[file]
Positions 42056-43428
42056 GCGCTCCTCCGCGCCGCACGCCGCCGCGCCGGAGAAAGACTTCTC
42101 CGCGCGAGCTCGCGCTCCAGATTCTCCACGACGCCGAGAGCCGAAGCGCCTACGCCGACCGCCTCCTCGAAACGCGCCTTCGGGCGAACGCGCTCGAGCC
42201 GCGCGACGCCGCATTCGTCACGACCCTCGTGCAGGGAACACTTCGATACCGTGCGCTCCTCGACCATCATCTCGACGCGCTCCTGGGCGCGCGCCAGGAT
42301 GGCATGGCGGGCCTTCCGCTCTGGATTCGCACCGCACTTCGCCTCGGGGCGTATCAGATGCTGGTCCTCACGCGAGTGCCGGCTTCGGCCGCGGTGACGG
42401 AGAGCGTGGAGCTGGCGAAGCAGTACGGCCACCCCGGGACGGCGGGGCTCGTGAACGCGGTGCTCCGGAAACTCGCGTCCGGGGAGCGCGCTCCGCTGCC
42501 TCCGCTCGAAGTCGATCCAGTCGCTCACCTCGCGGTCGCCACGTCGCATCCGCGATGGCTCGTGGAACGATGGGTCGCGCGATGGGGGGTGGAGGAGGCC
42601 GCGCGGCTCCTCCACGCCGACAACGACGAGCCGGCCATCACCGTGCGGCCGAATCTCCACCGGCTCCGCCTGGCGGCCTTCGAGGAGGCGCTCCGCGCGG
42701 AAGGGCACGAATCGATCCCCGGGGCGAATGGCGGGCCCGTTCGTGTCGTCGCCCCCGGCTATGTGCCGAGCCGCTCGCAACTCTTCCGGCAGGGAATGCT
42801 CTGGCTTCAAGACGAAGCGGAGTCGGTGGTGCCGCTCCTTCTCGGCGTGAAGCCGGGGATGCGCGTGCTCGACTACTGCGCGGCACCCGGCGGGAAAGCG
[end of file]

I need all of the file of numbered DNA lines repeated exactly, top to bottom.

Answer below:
Positions 42056-43428
42056 GCGCTCCTCCGCGCCGCACGCCGCCGCGCCGGAGAAAGACTTCTC
42101 CGCGCGAGCTCGCGCTCCAGATTCTCCACGACGCCGAGAGCCGAAGCGCCTACGCCGACCGCCTCCTCGAAACGCGCCTTCGGGCGAACGCGCTCGAGCC
42201 GCGCGACGCCGCATTCGTCACGACCCTCGTGCAGGGAACACTTCGATACCGTGCGCTCCTCGACCATCATCTCGACGCGCTCCTGGGCGCGCGCCAGGAT
42301 GGCATGGCGGGCCTTCCGCTCTGGATTCGCACCGCACTTCGCCTCGGGGCGTATCAGATGCTGGTCCTCACGCGAGTGCCGGCTTCGGCCGCGGTGACGG
42401 AGAGCGTGGAGCTGGCGAAGCAGTACGGCCACCCCGGGACGGCGGGGCTCGTGAACGCGGTGCTCCGGAAACTCGCGTCCGGGGAGCGCGCTCCGCTGCC
42501 TCCGCTCGAAGTCGATCCAGTCGCTCACCTCGCGGTCGCCACGTCGCATCCGCGATGGCTCGTGGAACGATGGGTCGCGCGATGGGGGGTGGAGGAGGCC
42601 GCGCGGCTCCTCCACGCCGACAACGACGAGCCGGCCATCACCGTGCGGCCGAATCTCCACCGGCTCCGCCTGGCGGCCTTCGAGGAGGCGCTCCGCGCGG
42701 AAGGGCACGAATCGATCCCCGGGGCGAATGGCGGGCCCGTTCGTGTCGTCGCCCCCGGCTATGTGCCGAGCCGCTCGCAACTCTTCCGGCAGGGAATGCT
42801 CTGGCTTCAAGACGAAGCGGAGTCGGTGGTGCCGCTCCTTCTCGGCGTGAAGCCGGGGATGCGCGTGCTCGACTACTGCGCGGCACCCGGCGGGAAAGCG